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close this bookNational Guidelines for the Clinical Management of HIV/AIDS - Tanzania (NACP; 2005; 131 pages)
View the documentLIST OF ABBREVIATIONS
View the documentACKNOWLEDGEMENTS
View the documentFOREWORD
close this folderCHAPTER 1: INTRODUCTION
View the document1.1 Epidemiology of HIV/AIDS
close this folder1.2 Impact of HIV/AIDS
View the document1.2.1 Health Impact
View the document1.2.2 Economic Impact
View the document1.2.3 Social impact
View the document1.3 HIV Transmission
View the document1.4 Pathophysiology of HIV infection
View the document1.5 Natural history of HIV infection
Open this folder and view contents1.6 Progression of HIV infection (see WHO clinical staging criteria in Appendix 1 & 2)
Open this folder and view contentsCHAPTER 2: ORGANIZATION OF HIV/AIDS CARE AND TREATMENT
Open this folder and view contentsCHAPTER 3: HIV/AIDS PREVENTION
Open this folder and view contentsCHAPTER 4: PROTECTIVE MEASURES AGAINST HIV TRANSMISSION
Open this folder and view contentsCHAPTER 5: LABORATORY TESTS IN HIV/AIDS
Open this folder and view contentsCHAPTER 6: HIV/AIDS AND PREGNANCY
Open this folder and view contentsCHAPTER 7: PEDIATRIC HIV/AIDS AND RELATED CONDITIONS
Open this folder and view contentsCHAPTER 8: COMMUNITY AND HOME BASED CARE FOR PEOPLE LIVING WITH HIV/AIDS (PLHA)
Open this folder and view contentsCHAPTER 9: COUNSELLING RELATED TO HIV-TESTING AND TREATMENT ADHERENCE
Open this folder and view contentsCHAPTER 10: MANAGEMENT OF COMMON SYMPTOMS AND OPPORTUNISTIC INFECTIONS IN HIV/AIDS
Open this folder and view contentsCHAPTER 11: MANAGEMENT OF MENTAL HEALTH PROBLEMS IN HIV/AIDS
Open this folder and view contentsCHAPTER 12: MANAGEMENT OF HIV INFECTED PATIENTS USING ANTIRETROVIRAL DRUGS
Open this folder and view contentsCHAPTER 13: ARV THERAPY IN INFANTS AND CHILDREN
Open this folder and view contentsCHAPTER 14: USE OF ARVS IN SPECIAL CIRCUMSTANCES
Open this folder and view contentsCHAPTER 15: HIV/AIDS AND NUTRITION
Open this folder and view contentsCHAPTER 16: MANAGEMENT OF ANTIRETROVIRAL MEDICINES
Open this folder and view contentsCHAPTER 17: CERTIFICATION OF HEALTHCARE FACILITIES AS CARE AND TREATMENT SITES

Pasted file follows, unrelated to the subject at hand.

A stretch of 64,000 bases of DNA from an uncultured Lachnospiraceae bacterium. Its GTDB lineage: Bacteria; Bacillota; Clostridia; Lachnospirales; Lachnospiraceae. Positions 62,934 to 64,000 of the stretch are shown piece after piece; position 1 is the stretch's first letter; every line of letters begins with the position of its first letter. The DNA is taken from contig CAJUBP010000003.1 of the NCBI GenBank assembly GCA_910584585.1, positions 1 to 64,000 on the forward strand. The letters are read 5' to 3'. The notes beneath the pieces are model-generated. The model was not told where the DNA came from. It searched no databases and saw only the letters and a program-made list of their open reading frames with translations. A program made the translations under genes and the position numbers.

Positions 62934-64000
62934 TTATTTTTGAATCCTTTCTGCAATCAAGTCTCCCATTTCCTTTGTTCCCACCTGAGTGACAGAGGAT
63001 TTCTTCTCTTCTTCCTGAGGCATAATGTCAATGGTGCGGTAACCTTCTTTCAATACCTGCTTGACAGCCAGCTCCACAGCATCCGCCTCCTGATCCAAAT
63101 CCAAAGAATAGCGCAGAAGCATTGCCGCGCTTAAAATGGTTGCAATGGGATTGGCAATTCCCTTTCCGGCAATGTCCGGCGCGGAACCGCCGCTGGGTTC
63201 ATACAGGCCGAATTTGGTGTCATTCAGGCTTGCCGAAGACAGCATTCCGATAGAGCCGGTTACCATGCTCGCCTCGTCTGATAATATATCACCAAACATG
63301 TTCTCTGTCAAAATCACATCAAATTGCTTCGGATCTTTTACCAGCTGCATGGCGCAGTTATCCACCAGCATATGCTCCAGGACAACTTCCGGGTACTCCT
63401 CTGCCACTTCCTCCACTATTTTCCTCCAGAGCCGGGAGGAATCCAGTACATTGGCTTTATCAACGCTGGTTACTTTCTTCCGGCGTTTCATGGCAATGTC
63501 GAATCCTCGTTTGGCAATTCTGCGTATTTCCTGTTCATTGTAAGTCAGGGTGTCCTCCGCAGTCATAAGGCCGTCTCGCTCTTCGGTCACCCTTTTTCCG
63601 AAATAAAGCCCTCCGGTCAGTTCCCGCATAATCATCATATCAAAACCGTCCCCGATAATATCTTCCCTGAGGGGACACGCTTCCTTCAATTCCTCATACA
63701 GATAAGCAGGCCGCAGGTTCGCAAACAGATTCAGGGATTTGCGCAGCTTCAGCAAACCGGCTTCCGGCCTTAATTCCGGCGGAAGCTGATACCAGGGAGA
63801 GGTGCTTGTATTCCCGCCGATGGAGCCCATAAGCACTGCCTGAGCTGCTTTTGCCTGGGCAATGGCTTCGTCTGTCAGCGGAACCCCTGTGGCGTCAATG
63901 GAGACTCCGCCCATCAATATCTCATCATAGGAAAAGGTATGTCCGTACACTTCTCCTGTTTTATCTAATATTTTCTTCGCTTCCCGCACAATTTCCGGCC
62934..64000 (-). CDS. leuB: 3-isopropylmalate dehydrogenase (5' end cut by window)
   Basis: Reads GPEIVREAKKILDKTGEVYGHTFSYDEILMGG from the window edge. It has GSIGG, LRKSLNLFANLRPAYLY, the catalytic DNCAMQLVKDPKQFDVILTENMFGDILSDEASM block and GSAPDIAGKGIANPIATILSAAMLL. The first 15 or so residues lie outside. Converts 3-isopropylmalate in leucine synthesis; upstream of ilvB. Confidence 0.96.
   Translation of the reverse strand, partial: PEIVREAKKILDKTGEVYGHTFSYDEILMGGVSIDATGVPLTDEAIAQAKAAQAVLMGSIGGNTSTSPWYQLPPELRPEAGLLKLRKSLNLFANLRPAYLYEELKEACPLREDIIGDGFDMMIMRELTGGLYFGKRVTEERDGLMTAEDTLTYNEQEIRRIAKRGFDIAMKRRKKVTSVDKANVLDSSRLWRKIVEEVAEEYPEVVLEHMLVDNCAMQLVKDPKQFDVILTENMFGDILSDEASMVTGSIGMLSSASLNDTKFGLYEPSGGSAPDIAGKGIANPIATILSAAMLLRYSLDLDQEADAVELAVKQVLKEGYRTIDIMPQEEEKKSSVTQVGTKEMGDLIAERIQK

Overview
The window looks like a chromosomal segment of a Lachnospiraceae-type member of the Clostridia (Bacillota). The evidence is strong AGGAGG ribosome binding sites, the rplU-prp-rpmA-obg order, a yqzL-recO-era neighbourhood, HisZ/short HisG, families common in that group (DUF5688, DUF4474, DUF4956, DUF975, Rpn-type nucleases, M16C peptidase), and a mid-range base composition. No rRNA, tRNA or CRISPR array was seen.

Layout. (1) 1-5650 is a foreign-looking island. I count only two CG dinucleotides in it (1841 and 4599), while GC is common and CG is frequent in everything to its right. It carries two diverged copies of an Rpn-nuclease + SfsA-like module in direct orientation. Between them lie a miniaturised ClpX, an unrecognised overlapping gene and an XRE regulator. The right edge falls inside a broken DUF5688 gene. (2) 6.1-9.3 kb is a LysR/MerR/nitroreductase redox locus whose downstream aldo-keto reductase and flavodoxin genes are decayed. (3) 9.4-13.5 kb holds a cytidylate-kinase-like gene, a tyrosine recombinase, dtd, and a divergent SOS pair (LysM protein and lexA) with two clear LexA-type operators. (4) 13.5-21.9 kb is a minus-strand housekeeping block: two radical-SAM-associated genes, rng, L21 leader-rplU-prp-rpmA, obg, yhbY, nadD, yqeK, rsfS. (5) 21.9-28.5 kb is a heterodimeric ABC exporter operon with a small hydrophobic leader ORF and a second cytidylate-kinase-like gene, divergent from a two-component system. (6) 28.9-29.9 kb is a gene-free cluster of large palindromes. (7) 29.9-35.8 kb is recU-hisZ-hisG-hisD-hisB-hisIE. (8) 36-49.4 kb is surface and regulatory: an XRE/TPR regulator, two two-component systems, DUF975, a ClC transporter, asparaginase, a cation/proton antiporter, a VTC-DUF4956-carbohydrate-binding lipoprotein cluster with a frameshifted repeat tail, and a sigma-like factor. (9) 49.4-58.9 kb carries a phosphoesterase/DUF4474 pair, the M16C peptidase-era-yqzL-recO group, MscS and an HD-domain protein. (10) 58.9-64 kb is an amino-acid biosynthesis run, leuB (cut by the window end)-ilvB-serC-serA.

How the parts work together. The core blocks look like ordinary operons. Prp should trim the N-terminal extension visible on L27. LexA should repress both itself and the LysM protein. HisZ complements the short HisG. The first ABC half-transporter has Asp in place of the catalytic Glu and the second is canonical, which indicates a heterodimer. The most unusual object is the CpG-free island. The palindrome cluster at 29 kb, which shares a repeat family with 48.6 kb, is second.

1.2.3 Social impact

AIDS is widespread in both urban and rural communities and mostly affects persons at the peak of their sexual and economic activity. Death of a young adult often means loss of a father or/and mother and family’s income generator. Studies conducted in Arusha, Kagera and Mwanza regions show a serious and growing breakdown of social network, which have hitherto sustained African societies. Materialistic practices are on the increase; orphans are not only subjected to material, social and emotional deprivation, but also lack of opportunities for education and health care. Widows and orphans are deprived of their inheritance rights by relatives through the application of outdated traditional practices and customary laws. The widows are often blamed for the premature deaths of their husbands.

Despite these challenges experience has shown that the epidemic can be stabilized even reversed, in countries including those with modest resources. Successful programs are characterized by: strong and high-level political leadership for HIV prevention; a national HIV/AIDS strategic plan; adequate funding for HIV/AIDS response; strong and sustained community involvement and initiatives, with supportive policies. Data from Kagera has shown that a combination of all these factors can indeed result in a decline of HIV incidence. Components of a minimum package for HIV/AIDS response are known. They include but are not limited to: blood safety initiatives, STD management and prevention, care and support of people living with HIV/AIDS including access to drugs. Others are functional referral systems and linkages, education to the general community particularly the youth, condom programming, prevention of mother to child transmission (PMTCT) and voluntary counselling and testing (VCT).

One of the most effective interventions currently available for persons living with HIV/AIDS (PLHA), involves the use of various combinations of highly active antiretroviral therapies (HAART). However, the high cost of these drugs and the infrastructure needed to monitor their use have so far put these medications beyond the reach of most PLHA, especially in third world countries. The price of antiretroviral drugs is progressively declining, making access to HAART a realistic dream even to resource-constrained countries like Tanzania. For optimal use of these drugs, capacity building including training of health personnel, infrastructure strengthening, logistic support and central regulation and policy guidance, are extremely essential.

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